Iowa’s CARET representatives recently sent a message to Iowa’s Congressional delegation, thanking them for their support in strengthening ISU agricultural programs and urging them to continue their support. (CARET, the Council for Agricultural Research, Extension and Teaching, is a national group of private citizens who work to encourage Congressional support of land-grant programs. Iowa’s representatives are Donald Latham and Joyce Neill.) The message also listed the following items as benefits resulting from current Iowa State research:

- A better understanding of the role of soy foods in health, including a national isoflavone database

- Safer, higher quality plant and meat products

- Proven new methods for protecting water quality in rivers and lakes

- New industrial products using commodity crops in place of petrochemicals

- Policy analyses for Congress and other decision-makers

- New basic knowledge of plant and animal genetics

- Better educational opportunities for disadvantaged people

- Successful community development models

- New grain segregation and distribution systems

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EXTERNAL VOICES

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TO RECLAIM OUR FREEDOM, WE MUST RECLAIM HOPE

"Find ways to experience joy and hope each day. Immerse yourself in nature and music. Do things that are fun and embrace laughter as a healing resource. If you are spiritually inclined, seek out spiritual community and inspiration. If you are inclined for political and social action, get involved. To reclaim our freedom, we must reclaim hope. Oscar Arias, a Latin American writer states, ‘Hope is the strongest driving force for a people. Hope which brings about change, which provides new realities, is what opens our road to freedom.’"

- Suzanne Zilber, staff psychologist at ISU’s Student Counseling Service, speaking today (Friday) on central campus for the National Day of Prayer and Remembrance.

REMEMBER WE ARE PART OF A GREAT WHOLE

"I hold a number of beliefs that have been repudiated by the liveliest intellects of our time. I believe that order is better than chaos, creation better than destruction. I prefer gentleness to violence, forgiveness to vendetta. On the whole I think that knowledge is preferable to ignorance, and I am sure that human sympathy is more valuable than ideology. I believe that in spite of the recent triumphs of science, men haven't changed much in the last two thousand years; and in consequence we must still try to learn from history . . . And I think we should remember that we are part of a great whole, which for convenience we call nature. All living things are our brothers and sisters."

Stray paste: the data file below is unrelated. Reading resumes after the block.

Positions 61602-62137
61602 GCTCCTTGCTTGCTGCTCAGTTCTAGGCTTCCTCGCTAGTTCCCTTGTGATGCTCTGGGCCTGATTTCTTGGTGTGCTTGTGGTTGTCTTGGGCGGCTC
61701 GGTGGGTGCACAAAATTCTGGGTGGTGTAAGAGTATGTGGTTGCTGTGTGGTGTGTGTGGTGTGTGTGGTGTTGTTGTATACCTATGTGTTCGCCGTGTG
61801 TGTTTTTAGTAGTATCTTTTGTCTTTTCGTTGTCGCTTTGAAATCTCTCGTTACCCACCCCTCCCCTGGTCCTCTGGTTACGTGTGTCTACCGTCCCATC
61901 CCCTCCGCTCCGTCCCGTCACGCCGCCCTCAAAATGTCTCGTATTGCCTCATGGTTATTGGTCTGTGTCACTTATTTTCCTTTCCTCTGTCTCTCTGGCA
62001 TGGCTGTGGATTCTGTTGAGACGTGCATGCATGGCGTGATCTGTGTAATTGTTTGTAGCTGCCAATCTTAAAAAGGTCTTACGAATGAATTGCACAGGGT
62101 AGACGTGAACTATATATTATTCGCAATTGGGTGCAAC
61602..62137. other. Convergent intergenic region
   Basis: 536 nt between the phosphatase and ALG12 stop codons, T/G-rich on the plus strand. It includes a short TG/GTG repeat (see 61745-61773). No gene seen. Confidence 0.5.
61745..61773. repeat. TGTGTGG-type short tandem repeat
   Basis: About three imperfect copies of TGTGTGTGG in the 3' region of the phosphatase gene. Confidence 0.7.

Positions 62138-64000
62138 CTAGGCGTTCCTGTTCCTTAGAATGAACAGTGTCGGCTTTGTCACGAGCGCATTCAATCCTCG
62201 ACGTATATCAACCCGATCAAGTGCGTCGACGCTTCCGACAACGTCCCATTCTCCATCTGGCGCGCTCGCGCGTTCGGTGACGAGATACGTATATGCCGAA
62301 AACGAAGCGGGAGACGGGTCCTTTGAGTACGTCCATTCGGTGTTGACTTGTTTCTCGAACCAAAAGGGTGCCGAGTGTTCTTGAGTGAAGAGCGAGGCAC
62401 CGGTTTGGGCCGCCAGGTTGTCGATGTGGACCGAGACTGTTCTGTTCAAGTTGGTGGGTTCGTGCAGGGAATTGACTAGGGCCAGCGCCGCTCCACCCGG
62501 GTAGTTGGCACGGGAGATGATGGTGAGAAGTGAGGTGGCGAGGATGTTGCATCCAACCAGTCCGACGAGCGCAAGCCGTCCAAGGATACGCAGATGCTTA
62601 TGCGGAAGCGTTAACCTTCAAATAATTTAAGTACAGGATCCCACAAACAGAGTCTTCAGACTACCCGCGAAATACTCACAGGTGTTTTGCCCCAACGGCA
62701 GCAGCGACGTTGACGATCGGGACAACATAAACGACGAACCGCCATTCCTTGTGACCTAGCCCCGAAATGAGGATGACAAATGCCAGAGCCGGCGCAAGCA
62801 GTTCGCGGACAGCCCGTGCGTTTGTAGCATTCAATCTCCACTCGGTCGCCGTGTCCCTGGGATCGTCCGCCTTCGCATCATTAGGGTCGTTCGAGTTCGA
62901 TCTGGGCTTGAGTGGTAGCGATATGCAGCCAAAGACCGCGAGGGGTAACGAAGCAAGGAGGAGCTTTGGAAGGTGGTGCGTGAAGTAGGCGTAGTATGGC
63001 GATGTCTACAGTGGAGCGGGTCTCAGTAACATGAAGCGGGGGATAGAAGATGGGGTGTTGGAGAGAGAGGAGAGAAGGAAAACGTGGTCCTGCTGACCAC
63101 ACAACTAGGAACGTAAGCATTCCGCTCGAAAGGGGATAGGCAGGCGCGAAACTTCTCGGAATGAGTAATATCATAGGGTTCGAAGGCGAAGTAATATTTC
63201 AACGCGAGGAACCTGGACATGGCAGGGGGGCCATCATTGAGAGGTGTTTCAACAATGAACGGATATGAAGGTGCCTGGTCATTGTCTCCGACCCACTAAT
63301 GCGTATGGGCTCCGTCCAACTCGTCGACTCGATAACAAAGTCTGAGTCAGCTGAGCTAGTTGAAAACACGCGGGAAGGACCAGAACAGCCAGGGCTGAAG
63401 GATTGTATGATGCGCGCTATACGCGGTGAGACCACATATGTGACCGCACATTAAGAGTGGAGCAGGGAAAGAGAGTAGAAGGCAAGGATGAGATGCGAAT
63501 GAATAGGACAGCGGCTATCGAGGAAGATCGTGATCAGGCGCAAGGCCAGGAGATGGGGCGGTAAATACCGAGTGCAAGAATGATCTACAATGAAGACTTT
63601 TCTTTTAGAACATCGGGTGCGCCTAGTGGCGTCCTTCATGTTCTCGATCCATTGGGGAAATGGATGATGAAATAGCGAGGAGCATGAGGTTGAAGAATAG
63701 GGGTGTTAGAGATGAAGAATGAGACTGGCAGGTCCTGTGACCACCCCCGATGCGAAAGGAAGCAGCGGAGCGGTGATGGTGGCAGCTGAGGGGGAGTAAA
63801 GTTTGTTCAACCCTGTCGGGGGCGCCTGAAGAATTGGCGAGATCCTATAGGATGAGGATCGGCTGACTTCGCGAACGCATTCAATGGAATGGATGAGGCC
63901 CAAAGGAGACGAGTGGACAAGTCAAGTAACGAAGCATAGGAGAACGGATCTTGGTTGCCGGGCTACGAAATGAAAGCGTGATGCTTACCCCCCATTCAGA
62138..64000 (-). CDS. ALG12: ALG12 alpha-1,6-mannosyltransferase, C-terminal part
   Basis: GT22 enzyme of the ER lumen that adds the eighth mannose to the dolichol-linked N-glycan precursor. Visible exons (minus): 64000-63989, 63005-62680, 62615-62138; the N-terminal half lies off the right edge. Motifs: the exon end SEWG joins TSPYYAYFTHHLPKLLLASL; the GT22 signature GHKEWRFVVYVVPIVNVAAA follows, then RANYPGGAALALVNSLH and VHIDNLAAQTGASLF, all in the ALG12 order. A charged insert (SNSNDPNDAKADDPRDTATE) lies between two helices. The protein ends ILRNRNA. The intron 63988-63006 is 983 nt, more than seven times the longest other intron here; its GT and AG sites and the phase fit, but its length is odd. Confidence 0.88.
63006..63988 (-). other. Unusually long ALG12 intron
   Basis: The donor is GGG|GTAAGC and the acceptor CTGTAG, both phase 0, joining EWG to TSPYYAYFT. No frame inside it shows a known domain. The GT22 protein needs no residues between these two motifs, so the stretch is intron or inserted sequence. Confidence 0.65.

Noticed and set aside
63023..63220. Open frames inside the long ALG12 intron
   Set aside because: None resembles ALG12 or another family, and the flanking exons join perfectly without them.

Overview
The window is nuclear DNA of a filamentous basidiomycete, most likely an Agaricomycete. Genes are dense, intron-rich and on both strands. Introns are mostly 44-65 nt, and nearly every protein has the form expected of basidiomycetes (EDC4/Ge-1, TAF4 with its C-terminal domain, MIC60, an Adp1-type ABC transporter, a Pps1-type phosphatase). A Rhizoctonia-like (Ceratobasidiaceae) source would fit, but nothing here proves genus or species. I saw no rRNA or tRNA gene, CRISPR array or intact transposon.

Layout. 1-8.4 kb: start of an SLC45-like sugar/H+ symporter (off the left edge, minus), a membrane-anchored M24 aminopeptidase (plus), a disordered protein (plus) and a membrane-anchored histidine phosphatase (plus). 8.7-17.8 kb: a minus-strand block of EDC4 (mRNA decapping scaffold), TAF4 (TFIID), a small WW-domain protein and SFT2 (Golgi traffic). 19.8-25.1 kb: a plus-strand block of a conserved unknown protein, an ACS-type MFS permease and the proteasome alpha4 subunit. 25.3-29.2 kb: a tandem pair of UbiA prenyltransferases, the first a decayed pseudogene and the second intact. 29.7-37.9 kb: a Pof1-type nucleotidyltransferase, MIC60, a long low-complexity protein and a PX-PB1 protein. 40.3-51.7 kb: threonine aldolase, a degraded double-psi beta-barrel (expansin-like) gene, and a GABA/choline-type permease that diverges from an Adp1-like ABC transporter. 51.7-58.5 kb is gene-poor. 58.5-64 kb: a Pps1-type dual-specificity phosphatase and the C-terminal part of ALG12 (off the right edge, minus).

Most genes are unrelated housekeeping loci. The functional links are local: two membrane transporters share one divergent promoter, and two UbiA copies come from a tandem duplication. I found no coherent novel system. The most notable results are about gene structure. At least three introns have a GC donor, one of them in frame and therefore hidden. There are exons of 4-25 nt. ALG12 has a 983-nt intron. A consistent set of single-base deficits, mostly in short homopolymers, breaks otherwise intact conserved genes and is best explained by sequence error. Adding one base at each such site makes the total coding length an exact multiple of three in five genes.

- Kenneth Clark, 1903-1983, British art historian and critic

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MARGINALIA

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WHO DO YOU CALL TO CROAK A LOCUST PLAGUE?

According to the Reuters news service, farmers in western China have appealed for 5,000 snakes, 20,000 sparrows and 200,000 frogs to fight a swarm of locusts. On Thursday, the official Xinhua news agency quoted Bi Fubin, who was seeking the locust eaters for local farmers, as saying the numbers were calculated carefully to solve the problem without resorting to environmentally unfriendly pesticides. It might sound like a lot of frogs, but they could easily be supplied "if each restaurant in China kills one less frog every day," Bi was quoted as saying. Locusts frequently hit water-short China, especially during droughts. Farmers in other areas have used ducks and chickens to attack locusts chewing through their crops.

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AG ONLINE

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NEXT ISSUE: Sept. 28 DEADLINE: Sept. 26

EDITORS

Brian Meyer, bmeyer@iastate.edu, and Ed Adcock, edadcock@iastate.edu

Phone: (515) 294-5616 Web site: http://www.ag.iastate.edu/aginfo/

SUBSCRIBE

Ag Online, the newsletter for faculty and staff in Iowa State University’s College of Agriculture, is e-mailed every other Friday. To subscribe, send your name, e-mail address and the message "Ag Online subscribe" to bmeyer@iastate.edu. To unsubscribe, send "Ag Online unsubscribe."

Iowa State University does not discriminate on the basis of race, color, age, religion, national origin, sexual orientation, sex, marital status, disability or status as a U.S. Vietnam Era Veteran. Any persons having inquiries concerning this may contact the Director of Affirmative Action, 1031 Wallace Road Office Building, Room 101, (515) 294-7612.